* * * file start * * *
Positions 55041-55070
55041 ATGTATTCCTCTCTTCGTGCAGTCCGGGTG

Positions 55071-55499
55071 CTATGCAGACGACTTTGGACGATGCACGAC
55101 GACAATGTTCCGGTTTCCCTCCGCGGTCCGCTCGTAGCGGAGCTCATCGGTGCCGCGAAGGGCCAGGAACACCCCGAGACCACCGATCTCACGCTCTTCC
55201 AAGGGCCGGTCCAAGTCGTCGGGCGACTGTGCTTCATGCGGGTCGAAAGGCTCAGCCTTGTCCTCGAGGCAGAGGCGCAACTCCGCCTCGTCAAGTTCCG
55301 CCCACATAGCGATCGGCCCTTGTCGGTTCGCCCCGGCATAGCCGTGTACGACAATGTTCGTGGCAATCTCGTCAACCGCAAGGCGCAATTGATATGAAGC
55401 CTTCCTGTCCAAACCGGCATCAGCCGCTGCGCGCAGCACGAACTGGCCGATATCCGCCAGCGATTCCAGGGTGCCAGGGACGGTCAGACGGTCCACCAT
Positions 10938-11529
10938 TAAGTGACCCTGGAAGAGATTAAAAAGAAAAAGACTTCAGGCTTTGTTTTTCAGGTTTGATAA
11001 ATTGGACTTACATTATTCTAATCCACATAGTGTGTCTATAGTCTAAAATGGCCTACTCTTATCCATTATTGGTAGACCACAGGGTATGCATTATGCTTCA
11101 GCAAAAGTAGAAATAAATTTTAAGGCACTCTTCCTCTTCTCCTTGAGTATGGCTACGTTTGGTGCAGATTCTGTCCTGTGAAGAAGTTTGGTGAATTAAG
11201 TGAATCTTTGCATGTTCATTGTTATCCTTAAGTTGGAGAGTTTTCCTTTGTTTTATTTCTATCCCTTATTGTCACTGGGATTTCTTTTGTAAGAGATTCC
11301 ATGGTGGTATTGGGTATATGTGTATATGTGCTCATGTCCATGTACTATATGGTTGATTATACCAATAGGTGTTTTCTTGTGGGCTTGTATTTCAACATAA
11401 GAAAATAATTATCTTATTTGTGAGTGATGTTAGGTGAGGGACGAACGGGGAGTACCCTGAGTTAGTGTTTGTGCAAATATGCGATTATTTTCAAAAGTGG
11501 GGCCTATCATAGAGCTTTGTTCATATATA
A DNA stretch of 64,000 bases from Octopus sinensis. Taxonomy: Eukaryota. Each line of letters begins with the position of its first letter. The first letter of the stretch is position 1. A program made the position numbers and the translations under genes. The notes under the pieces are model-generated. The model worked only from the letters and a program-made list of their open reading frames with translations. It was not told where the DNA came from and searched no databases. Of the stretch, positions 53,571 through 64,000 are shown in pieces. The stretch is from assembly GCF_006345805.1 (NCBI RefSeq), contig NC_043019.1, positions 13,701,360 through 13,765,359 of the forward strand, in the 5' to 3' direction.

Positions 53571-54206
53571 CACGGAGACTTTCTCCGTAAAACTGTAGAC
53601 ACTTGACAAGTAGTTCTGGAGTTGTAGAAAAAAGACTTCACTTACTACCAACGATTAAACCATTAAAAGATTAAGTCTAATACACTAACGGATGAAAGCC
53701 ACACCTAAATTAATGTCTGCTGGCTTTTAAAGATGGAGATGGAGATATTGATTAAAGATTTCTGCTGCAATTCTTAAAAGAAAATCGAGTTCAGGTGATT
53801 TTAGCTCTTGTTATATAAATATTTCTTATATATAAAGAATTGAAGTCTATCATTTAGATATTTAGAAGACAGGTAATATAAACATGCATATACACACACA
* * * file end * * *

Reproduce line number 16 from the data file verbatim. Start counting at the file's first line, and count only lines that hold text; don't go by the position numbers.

11501 GGCCTATCATAGAGCTTTGTTCATATATA